Hose Pros 101
Do you need to learn the basics of hose and how they’re used in industry? Maybe you need to train a new maintenance technician, maybe you need an engineer fresh out of college to understand how hydraulic hose systems work, or maybe you’re just curious and want to know about hose. This article is for you. In fact, we just hired an engineer with 20 years’ experience, and even he can learn something from this article. When it comes to the hose industry, understanding the various applications and hose constructions is vital to speccing the proper hose for your job.
A hose is commonly made up of a tube, reinforcement, and a cover. This is a technicality, but if there is no reinforcement, then it’s just called tube or tubing. This is most seen with plastics. But if it’s got reinforcement, it’s a hose, and it’s what we’re talking about in this article.
Hose is typically broken into five categories: hydraulic, industrial, metal, Teflon (PTFE, fluorocarbon tube), and composite. Metal, Teflon, and composite are designated by their construction. Metal is made entirely of stainless steel or other non-corrosive metals, Teflon is made of Teflon, and composite is hose made of distinct, individual layers.
Working our way from the inside out, the tube’s job is to convey material, so it must be chemically compatible with what’s going through the hose and able to handle specific temperatures. It also must be nearly impermeable and capable of holding pressure. I say “nearly impermeable” because all material permeates at some rate. Think about your car tires. They hold air for months, but eventually need filled up to keep them at the right pressure. This is the permeation we’re talking about. It’s not often an issue with hose, but it’s something to be aware of. Metal is the closest to impermeable and some plastics perform well too.
The tube is supported by the reinforcement, which is the backbone of hose, and supplies its strength and pressure capability. It comes in many shapes, sizes, and materials, the most of common of which are high tensile steel wire, textiles, and synthetics. Some specialty materials even include Kevlar, the stuff they make bullet proof vests from. It is wrapped around the hose in either a braided or spiraled configuration. This allows the hose to hold pressure that is both pushing out radially and axially.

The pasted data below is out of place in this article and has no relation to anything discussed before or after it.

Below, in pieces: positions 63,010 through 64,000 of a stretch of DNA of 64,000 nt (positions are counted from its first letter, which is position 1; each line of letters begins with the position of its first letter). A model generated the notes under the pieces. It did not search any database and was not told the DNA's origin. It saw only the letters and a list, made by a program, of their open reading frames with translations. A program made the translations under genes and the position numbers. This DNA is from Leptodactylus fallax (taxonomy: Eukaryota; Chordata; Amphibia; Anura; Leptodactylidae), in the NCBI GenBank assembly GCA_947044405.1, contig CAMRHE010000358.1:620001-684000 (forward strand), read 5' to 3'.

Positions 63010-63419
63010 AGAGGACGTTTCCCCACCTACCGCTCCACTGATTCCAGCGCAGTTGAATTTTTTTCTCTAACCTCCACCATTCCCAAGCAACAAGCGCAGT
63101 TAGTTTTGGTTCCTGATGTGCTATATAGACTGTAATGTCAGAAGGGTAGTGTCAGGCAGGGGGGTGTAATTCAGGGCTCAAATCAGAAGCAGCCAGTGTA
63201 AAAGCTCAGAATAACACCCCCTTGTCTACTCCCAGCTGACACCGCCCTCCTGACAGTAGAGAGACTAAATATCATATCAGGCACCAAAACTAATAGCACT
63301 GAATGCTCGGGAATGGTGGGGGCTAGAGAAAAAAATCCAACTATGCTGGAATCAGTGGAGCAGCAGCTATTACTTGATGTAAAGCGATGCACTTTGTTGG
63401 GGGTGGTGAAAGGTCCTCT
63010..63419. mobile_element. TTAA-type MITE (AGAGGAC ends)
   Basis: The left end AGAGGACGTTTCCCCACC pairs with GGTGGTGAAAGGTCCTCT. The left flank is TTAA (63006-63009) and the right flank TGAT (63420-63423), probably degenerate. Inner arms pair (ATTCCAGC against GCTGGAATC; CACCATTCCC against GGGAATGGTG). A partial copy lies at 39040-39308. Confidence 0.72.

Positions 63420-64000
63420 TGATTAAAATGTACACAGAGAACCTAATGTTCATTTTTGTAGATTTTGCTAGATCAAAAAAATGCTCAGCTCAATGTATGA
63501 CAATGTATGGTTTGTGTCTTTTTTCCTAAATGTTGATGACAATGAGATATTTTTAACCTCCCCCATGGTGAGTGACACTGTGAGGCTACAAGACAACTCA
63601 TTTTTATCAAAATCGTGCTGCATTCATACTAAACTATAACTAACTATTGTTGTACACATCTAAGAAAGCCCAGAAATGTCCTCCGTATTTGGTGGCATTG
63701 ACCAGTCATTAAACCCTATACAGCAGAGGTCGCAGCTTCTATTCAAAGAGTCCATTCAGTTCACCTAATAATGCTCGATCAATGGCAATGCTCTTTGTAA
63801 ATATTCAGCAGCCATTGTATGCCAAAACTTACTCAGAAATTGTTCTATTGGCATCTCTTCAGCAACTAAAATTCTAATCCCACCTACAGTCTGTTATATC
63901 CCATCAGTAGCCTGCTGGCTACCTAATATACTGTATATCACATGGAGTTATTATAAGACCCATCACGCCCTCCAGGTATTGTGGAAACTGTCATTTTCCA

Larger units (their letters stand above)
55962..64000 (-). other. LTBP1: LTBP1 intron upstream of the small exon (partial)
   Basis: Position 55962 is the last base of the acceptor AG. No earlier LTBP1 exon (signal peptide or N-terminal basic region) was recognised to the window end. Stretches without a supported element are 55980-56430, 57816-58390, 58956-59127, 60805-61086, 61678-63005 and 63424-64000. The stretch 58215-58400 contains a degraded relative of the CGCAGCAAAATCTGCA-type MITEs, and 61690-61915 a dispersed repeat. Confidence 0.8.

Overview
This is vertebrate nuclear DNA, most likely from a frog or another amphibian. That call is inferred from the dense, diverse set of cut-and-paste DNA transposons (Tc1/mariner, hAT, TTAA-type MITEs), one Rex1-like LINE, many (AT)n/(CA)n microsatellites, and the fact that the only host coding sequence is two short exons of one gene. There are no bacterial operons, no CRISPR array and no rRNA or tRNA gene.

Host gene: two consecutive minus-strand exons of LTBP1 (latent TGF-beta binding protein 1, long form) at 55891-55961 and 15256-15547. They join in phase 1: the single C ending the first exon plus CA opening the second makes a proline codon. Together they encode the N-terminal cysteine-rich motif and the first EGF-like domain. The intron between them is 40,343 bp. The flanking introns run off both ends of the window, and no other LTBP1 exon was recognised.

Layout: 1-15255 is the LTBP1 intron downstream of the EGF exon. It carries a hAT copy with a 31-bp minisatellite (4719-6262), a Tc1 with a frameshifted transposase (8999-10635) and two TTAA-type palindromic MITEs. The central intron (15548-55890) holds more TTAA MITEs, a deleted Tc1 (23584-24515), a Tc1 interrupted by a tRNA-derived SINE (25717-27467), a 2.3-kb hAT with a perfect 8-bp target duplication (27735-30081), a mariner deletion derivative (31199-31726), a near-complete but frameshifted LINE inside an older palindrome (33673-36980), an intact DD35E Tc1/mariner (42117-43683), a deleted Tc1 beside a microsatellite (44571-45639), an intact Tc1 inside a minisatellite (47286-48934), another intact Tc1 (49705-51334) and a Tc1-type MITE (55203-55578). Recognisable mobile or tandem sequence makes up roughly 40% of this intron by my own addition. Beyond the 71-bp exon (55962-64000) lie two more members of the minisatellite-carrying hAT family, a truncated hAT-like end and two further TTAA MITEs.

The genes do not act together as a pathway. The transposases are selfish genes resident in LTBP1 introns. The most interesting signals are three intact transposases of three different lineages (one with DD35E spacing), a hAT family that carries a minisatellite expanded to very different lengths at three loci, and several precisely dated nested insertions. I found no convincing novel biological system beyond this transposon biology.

Braid and spiral reinforcement give the hose positive pressure carrying capability, while a helix works in the other direction, when there is a negative pressure in the hose. A helix is made of metal or hard plastic and acts to keep the hose round when the pressure inside is acting to collapse the hose, especially important in suction applications.
The cover is applied over the reinforcement and acts to protect it from abrasion and corrosion. Covers must be able to withstand outside temperatures, abrasion, impact, ozone, industrial chemicals, and anything else that can harm the reinforcement. A good example of the importance of the cover is a hydraulic hose with a small nick in the cover, which may not seem like a big deal … until later that year when the steel braid rusts and becomes weak from corrosion. When that hose blows, it will blow at the spot that’s been damaged.
Covers are oftentimes supplemented with added accessories like fiberglass and silicone sleeves for temperature, or plastic or steel wrap to aid in abrasion resistance. Whatever part of the environment may harm your hose needs accounted for, and the cover is what is going to protect it. We can always add layers of protection if the off-the-shelf construction is not enough.
Metal and Teflon hose have no cover by design. They use a stainless-steel braid reinforcement so corrosion is rarely a concern. Since it is metal on the outside, people often think of it as a “tough” hose. Don’t be fooled by this misconception. Those wires are tiny, maybe .015” thick and sometimes less. If you let a metal hose drag on the concrete and those wires get ground from .015” to .005”, then guess where the hose will break … right there at the spot it was dragged.
ID / OD
Hose is defined by its I.D., or inside diameter. For example, a 1” hose has a 1” inside diameter. When measured with calipers it will be pretty close to 1.00”. I say this because other industrial materials like tube and pipe are different. 1” pipe is neither 1” I.D. or 1” O.D. (outside diameter), but it’s close, 1.05” for Sch. 40 pipe I.D. and a 1.315” O.D. Tube, as we mentioned earlier, is measured by its O.D.
When we talk about hose size, especially hydraulic hose, we talk in terms of 16ths. A -12 hose, read “dash twelve”, is ¾” because 12/16=3/4.